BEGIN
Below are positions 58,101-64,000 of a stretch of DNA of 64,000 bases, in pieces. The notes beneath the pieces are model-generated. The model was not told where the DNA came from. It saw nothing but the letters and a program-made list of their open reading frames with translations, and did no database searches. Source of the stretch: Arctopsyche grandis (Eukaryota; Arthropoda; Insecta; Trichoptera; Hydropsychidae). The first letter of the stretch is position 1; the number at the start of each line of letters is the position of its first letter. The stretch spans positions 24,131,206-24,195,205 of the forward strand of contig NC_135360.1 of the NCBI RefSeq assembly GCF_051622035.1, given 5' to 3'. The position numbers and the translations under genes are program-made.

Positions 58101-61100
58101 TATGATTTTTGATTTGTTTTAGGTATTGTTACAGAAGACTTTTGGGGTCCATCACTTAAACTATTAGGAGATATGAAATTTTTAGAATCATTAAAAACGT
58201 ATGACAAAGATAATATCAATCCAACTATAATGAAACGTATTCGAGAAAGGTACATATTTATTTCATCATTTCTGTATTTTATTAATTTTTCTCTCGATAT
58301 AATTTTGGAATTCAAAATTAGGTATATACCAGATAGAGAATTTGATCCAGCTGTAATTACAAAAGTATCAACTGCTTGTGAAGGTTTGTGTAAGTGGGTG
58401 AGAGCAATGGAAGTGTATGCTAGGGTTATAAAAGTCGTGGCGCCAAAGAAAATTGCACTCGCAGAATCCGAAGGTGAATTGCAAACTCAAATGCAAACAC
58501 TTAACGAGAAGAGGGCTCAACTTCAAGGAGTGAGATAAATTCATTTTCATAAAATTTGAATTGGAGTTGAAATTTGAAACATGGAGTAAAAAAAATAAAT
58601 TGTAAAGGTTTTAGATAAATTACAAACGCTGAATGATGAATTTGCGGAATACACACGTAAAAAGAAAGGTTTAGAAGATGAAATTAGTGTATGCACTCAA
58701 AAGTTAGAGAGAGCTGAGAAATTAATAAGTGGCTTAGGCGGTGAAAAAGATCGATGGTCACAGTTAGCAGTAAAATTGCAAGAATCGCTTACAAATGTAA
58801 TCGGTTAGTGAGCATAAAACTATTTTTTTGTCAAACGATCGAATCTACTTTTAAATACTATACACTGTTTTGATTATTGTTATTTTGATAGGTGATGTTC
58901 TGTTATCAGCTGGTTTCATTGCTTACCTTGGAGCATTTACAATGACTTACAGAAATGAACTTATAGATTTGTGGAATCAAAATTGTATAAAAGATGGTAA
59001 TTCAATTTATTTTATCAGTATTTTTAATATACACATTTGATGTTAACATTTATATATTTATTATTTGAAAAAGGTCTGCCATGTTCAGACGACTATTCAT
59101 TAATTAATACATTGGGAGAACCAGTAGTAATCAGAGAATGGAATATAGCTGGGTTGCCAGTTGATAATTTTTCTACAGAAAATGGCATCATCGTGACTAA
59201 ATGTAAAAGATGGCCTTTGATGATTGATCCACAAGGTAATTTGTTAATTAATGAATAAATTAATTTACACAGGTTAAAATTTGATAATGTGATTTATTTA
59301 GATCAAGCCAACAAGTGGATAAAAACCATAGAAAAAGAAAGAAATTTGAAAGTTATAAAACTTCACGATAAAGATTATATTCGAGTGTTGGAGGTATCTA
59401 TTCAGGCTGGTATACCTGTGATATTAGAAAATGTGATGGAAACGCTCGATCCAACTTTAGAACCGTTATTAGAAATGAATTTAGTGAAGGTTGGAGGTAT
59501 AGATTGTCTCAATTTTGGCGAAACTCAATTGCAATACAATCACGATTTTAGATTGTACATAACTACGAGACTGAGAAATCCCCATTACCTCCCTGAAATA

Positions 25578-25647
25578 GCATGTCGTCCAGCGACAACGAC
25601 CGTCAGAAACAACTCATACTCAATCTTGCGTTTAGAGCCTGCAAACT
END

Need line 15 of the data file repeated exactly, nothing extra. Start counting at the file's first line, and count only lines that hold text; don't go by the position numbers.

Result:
59301 GATCAAGCCAACAAGTGGATAAAAACCATAGAAAAAGAAAGAAATTTGAAAGTTATAAAACTTCACGATAAAGATTATATTCGAGTGTTGGAGGTATCTA